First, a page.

Symptoms of HE

How to recognize the symptoms of HE

If you have liver disease, it is important to know the symptoms of HE. By paying close attention to your mental and physical symptoms, you can alert your doctor before things get worse.

HE can be either “covert” or “overt” depending on the degree of the symptoms:

  • Covert HE symptoms can go unnoticed, even by a doctor
  • Overt HE symptoms are more noticeable to other people

Symptoms of overt HE can include:

Mental

  • Lack of energy or interest
  • Confusion
  • Not knowing where you are or where you’re going
  • Inappropriate behavior
  • Severe personality changes

Physical

  • Sleepiness or change in sleep patterns
  • Worsening of handwriting
  • Loss of small hand movements
  • Tremors or shaking of hands or arms
  • Breath with a musty or sweet odor

These symptoms can also be found in older people with Alzheimer’s or dementia, but when they occur in people with liver disease, it may be HE.

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Cover of checklist

If you have some form of liver disease and you start to develop any of these symptoms, it is important that you talk about them with your doctor.

Download this easy-to-use checklist by clicking below, fill it out, and talk to your loved one’s doctor about any mental or physical symptoms you’ve noticed.

Causes of overt HE

Overt HE happens when your liver cannot filter toxins in your blood and the toxins build up and reach your brain

The liver is important because it filters your blood, including everything that you eat and drink, such as food, alcohol, and medicines. It helps process food into energy and nutrients that your body can use. It also gets rid of toxins in your blood, which otherwise may be harmful to your body.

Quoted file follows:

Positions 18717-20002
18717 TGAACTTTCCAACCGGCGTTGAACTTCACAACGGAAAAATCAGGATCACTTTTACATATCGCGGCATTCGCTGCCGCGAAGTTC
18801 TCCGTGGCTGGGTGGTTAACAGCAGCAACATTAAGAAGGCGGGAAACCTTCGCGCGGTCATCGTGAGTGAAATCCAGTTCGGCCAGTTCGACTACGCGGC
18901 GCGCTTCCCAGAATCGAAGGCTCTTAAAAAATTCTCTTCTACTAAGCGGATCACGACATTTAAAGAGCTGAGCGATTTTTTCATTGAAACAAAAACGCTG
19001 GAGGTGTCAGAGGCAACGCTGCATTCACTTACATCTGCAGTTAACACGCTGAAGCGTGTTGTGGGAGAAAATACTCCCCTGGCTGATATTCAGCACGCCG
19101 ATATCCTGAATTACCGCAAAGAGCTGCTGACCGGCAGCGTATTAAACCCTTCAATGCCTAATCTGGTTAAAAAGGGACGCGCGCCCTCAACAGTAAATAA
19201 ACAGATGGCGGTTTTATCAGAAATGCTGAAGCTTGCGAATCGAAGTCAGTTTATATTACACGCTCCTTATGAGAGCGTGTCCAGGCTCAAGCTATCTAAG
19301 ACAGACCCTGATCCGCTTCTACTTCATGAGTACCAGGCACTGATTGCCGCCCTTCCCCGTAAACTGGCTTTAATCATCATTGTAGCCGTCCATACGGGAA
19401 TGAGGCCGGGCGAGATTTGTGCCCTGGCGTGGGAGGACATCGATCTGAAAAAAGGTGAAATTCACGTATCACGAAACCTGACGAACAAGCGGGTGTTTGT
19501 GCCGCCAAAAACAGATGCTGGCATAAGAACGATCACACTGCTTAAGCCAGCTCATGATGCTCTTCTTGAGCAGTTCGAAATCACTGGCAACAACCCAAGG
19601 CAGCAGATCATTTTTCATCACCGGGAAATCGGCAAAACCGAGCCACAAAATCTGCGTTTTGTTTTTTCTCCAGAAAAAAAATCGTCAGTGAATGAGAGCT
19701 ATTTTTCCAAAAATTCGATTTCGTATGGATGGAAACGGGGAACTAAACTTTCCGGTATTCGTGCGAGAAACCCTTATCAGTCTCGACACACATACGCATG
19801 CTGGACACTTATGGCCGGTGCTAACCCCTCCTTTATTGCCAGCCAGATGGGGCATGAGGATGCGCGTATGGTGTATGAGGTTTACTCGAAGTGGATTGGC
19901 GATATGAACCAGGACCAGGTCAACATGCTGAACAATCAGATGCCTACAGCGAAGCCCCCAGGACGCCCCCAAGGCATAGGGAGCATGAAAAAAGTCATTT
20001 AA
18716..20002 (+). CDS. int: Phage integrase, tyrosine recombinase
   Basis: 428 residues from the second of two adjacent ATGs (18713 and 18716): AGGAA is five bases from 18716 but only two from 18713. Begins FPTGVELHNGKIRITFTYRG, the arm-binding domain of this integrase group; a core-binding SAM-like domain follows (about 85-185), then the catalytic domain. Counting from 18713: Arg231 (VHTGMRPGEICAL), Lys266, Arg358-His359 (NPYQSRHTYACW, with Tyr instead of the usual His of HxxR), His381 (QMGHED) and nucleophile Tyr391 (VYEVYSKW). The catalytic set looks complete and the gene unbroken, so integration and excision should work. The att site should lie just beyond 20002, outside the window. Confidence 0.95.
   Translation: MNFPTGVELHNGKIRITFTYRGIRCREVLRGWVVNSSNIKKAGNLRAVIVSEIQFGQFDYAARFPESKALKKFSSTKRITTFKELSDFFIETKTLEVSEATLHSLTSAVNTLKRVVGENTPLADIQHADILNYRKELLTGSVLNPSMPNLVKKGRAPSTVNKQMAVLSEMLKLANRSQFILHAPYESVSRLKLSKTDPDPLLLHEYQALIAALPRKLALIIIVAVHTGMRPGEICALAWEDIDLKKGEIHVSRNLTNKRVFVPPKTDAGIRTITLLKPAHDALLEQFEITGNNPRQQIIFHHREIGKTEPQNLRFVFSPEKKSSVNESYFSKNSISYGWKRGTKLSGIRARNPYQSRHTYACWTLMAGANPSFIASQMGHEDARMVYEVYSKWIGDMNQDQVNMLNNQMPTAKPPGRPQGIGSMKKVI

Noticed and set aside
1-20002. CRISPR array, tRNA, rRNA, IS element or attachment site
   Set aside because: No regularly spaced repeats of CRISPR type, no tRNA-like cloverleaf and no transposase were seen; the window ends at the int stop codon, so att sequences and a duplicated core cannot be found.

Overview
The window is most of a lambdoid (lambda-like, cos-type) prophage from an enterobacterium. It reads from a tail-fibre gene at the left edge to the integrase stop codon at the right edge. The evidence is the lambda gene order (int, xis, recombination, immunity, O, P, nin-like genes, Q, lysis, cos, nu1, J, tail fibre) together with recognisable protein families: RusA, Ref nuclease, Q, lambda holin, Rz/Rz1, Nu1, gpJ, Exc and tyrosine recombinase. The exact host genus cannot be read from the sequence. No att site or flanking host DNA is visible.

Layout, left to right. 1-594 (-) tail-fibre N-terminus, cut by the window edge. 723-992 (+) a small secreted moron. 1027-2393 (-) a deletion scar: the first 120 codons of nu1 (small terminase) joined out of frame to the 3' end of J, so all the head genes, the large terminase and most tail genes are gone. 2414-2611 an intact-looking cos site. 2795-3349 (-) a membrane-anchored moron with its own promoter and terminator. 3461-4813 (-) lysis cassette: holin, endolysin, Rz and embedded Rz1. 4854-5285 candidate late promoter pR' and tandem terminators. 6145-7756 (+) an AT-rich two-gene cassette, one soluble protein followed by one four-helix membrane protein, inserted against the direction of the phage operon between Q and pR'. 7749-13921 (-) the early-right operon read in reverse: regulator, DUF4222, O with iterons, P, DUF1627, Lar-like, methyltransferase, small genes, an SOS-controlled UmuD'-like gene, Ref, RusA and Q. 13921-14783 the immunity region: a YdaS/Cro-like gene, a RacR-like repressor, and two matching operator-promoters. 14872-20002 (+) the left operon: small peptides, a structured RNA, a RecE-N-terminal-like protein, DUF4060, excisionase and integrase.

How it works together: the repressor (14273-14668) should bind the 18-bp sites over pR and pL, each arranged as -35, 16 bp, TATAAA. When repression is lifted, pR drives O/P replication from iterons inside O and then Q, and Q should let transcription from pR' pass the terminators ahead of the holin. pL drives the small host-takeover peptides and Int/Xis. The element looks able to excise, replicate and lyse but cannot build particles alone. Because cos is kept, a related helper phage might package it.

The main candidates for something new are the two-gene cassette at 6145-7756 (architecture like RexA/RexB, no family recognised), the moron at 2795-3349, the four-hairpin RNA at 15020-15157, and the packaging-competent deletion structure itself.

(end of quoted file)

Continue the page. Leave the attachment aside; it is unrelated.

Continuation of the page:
When your liver is damaged, it cannot remove toxins as well as a healthy liver can. When toxins build up in your brain, you may have short-term and long-term effects that can get worse over time.

Risks of overt HE

Symptoms of hepatic encephalopathy occur during overt HE “episodes”

When HE symptoms become more severe, the condition is called “overt HE.” If you have overt HE, you may have experienced what is called an “episode” of overt HE.

During an episode, your symptoms can become more obvious. There may be a change in your behavior or personality. You may not understand what is happening, and people around you may notice that you are acting strangely.

These episodes can get worse over time and may result in:

Worsening symptoms

Studies suggest that problems with memory and learning could get worse after repeated episodes of overt HE, and damage may be permanent.

Hospitalization

According to one source, >50% of patients with overt HE were admitted to the hospital for HE episodes. In fact, more than 1 in 3 of these patients were readmitted to the hospital a second time within 30 days for another episode.

If you have overt HE, learn more about XIFAXAN today and then talk to your doctor.

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